One of the more eyebrow-raising and sideways-glance-inducing practices is to wear a tie bearing the colours and insignia of a school or regiment to which one has no connection.
Regimental ties may not cause quite as much fuss, for two reasons: First, they are commonly inherited and kept as family heirlooms, thus the connection, though not first-hand, is strong. Second, regiments don’t typically have the problem of associated gift shops popping up all over the place and diluting the strength of their stripes.
It is one of the uglier afflictions that beset my hometown of Oxford, and many other university towns like it (though there is no place quite like Oxford). The effect is not just a dilution, but a dual dilution of both the salience of the ties and of the keenness of those with legitimate association to actually wear them.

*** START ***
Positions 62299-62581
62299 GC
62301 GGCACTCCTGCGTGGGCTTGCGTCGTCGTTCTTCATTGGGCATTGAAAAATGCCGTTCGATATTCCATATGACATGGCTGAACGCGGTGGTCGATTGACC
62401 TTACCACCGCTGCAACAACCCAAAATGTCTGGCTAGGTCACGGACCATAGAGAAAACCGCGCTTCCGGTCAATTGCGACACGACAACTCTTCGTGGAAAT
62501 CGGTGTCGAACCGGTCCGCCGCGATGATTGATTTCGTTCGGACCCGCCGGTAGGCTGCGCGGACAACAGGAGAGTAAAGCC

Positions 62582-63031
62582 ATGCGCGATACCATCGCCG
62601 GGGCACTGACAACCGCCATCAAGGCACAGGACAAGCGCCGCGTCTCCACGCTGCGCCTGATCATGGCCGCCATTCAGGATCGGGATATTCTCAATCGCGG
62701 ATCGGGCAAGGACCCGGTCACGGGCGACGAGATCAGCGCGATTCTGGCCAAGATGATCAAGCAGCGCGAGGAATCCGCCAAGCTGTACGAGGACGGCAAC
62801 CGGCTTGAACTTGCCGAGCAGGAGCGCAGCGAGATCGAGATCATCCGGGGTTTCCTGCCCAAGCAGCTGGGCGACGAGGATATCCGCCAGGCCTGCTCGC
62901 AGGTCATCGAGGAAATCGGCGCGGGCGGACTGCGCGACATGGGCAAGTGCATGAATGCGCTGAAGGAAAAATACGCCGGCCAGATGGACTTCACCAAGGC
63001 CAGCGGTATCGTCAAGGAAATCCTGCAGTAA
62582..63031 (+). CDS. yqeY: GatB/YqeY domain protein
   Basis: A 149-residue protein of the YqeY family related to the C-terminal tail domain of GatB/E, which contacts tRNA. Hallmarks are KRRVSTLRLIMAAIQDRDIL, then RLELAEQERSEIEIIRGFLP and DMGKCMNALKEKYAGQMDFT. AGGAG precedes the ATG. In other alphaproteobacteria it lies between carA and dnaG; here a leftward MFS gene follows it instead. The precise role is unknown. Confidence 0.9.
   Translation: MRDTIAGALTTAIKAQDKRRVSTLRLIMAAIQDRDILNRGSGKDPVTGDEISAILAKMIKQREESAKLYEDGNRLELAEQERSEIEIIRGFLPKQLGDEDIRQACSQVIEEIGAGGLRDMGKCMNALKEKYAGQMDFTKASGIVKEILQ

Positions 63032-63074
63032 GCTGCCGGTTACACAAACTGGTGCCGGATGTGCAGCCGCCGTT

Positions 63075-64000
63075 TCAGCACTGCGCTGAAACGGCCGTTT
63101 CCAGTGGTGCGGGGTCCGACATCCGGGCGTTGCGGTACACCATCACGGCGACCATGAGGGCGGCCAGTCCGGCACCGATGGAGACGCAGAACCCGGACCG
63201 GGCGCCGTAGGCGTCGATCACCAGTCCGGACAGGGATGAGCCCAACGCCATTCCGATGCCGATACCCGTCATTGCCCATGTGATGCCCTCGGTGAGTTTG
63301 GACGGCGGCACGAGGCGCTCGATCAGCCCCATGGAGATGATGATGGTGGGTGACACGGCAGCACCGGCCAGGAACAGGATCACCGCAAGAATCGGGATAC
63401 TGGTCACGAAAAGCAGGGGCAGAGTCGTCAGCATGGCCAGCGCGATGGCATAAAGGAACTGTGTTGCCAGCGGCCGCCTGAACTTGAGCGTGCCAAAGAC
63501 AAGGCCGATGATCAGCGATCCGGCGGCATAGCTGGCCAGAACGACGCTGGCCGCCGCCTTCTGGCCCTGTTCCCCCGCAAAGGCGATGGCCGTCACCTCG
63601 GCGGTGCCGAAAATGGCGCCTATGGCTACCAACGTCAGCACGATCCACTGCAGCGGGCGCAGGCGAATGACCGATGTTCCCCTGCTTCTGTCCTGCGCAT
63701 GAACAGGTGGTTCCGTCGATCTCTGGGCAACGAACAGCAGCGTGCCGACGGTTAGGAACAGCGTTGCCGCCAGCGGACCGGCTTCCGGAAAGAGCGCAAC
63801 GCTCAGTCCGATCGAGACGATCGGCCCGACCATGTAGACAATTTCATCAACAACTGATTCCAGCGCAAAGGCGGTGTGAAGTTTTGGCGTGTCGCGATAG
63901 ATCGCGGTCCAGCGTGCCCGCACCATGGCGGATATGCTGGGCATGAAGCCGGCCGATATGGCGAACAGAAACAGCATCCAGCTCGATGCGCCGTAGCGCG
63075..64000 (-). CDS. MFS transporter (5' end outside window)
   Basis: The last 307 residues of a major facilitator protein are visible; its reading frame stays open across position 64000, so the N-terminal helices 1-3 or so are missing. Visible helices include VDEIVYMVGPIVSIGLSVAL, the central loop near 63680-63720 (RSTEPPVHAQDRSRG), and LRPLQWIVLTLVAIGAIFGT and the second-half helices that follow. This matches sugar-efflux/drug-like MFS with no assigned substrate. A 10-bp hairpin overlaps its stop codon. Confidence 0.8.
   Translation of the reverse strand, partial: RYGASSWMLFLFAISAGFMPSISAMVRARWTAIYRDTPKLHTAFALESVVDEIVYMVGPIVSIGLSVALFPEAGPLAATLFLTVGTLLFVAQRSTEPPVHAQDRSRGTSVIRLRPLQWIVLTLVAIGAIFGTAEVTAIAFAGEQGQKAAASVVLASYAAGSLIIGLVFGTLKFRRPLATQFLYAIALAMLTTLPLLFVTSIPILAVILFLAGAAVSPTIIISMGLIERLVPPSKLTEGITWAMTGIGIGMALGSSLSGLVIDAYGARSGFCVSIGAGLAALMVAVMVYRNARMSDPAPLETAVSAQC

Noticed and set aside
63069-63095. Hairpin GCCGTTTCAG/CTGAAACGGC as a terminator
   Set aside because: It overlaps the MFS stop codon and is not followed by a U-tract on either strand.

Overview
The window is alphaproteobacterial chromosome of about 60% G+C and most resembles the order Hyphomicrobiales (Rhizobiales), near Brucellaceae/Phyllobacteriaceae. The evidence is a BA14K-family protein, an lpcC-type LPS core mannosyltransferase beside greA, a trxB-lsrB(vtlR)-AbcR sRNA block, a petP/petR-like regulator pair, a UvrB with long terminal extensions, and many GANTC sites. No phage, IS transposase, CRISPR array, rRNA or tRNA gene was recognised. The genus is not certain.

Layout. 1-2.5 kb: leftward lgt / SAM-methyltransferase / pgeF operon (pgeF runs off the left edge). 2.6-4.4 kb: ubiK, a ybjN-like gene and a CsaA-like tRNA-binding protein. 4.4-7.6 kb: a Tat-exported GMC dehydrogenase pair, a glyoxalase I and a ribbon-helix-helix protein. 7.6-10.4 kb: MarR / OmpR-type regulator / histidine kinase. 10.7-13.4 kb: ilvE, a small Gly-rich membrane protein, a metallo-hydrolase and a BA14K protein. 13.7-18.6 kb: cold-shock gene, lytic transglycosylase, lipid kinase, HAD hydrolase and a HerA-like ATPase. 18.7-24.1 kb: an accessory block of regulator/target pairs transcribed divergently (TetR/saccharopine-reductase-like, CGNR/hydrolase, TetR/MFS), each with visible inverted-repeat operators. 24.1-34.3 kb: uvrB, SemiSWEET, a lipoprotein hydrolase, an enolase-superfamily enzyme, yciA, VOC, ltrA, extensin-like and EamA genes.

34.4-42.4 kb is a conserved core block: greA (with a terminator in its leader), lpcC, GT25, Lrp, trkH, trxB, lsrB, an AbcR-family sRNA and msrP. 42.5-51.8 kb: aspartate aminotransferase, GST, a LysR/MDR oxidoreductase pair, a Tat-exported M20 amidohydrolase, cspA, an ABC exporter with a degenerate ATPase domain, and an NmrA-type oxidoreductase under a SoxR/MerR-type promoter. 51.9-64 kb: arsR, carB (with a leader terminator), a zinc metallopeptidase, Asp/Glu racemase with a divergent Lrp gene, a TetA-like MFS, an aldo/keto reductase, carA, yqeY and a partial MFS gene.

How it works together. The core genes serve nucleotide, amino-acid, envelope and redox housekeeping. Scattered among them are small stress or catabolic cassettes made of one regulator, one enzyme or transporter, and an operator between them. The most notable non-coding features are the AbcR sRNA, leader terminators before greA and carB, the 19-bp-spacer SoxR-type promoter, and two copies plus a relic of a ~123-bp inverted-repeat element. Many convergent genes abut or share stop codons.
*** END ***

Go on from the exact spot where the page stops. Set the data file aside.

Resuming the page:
Nevertheless, many of these ties are simply masterpieces of sartorial design, and therefore, I venture, may be indulged in occasionally on purely aesthetic grounds. I.e., the wearer should indulge in the aesthetic, not the association. Such a modus operandi has the benefit of being far less likely to foment friction and bad feeling in the event of an interview with a genuine old boy.